Narrowing down the search, if we remove "Windows" and go for POSIX-like
    systems (e.g. QNX, BSD, GNU, Cygwin, MacOSX).

    But most of all, thanks for the help so far.
     
    Jason Curl, Mar 15, 2005
    #10
  11. Jason Curl

    Flash Gordon Guest

    Jason Curl wrote:
    > Flash Gordon wrote:
    >
    >> Jason Curl wrote:
    >>
    >>> Dear C group,
    >>>
    >>> I'm very interested in writing portable C, but I only have GNU, Sparc
    >>> and Cygwin to compile on.


    <snip>

    > I've read K&R 2 a long time ago and staying to the C90 standard I agree
    > is the best.


    Well, you should keep a copy handy as a reference. Mine is sat on my
    desk at work.

    <snip>

    >>> For example, MacOSX complained about <string.h>.

    >>
    >> It should not complain about string.h since that is an ISO standard
    >> header. Query that on a MacOSX group.

    >
    > Sorry - I don't have MacOSX, a friend of mine has and he compiled
    > something for me. The solution to the problem was including another
    > header file, don't remember exactly what - strings.h or string.h.


    Well, either you were using a non-standard function or your friends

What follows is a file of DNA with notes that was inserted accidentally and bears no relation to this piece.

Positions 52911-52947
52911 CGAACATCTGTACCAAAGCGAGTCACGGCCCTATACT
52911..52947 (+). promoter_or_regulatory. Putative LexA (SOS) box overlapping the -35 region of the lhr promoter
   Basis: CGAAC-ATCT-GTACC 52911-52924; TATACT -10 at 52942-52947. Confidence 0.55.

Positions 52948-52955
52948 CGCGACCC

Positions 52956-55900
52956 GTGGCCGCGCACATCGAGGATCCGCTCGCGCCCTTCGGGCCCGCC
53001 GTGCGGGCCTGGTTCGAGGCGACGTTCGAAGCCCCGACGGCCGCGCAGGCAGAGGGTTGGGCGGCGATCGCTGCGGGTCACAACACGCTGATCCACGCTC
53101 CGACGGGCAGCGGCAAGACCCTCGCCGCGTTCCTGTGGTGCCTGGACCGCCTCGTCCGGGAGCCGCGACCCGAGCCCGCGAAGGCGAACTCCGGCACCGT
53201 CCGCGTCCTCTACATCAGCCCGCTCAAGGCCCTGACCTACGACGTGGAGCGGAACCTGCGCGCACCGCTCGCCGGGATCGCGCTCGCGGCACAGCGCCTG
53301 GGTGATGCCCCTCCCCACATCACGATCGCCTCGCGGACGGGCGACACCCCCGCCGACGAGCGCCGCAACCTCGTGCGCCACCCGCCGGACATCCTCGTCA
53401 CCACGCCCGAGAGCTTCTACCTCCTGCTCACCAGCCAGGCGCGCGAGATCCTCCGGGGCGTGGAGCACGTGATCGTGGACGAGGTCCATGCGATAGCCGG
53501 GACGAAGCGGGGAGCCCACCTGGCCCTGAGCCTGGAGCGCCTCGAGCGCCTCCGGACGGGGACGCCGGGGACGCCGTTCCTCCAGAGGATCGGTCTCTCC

install was broken.

    >>> With Solaris I needed
    >>> to include another header file other than <fcntrl.h> to get
    >>> definitions for changing the nonblocking status of reading/writing
    >>> files.

    >>
    >> That is beyond what ISO C provides, so you will have to decide what
    >> systems you want to be portable to and see if there is a common standard.

    >
    > Any suggestions of other newsgroups I could ask? I guess specific
    > newsgroups would only give me information specific to a compiler or
    > platform, but what is really needed is some kind of comparison list.
    > I've seen that GNU AutoConf tools documentation contains a small list.


    I would suggest that comp.programming would be a good start.

    >>> If there is a definitive guide between "modern" systems, this would
    >>> be very helpful.

    >>
    >> There is probably no definitive guide for things outside ISO C that I
    >> am aware of since Windows and *nix are rather different. However,
    >> there are libraries ported to a number of systems that can help with
    >> portability.

    >
    > Narrowing down the search, if we remove "Windows" and go for POSIX-like
    > systems (e.g. QNX, BSD, GNU, Cygwin, MacOSX).


    If you stick to POSIX like systems, comp.unix.programmer would be a good
    place to start.

    You *may* find that Windows groups can help with the differences between
    Windows and POSIX, failing that comp.programming. It *is* possible to
    write SW that goes beyond the C standard that runs on Windows and *nix,
    but depending on what you want to do it can take a bit of work.

    > But most of all, thanks for the help so far.


    OK, but now you have a better group to ask in for the bits beyond the C
    standard.
    --
    Flash Gordon
    Living in interesting times.
    Although my email address says spam, it is real and I read it.
     
    Flash Gordon, Mar 15, 2005
    #11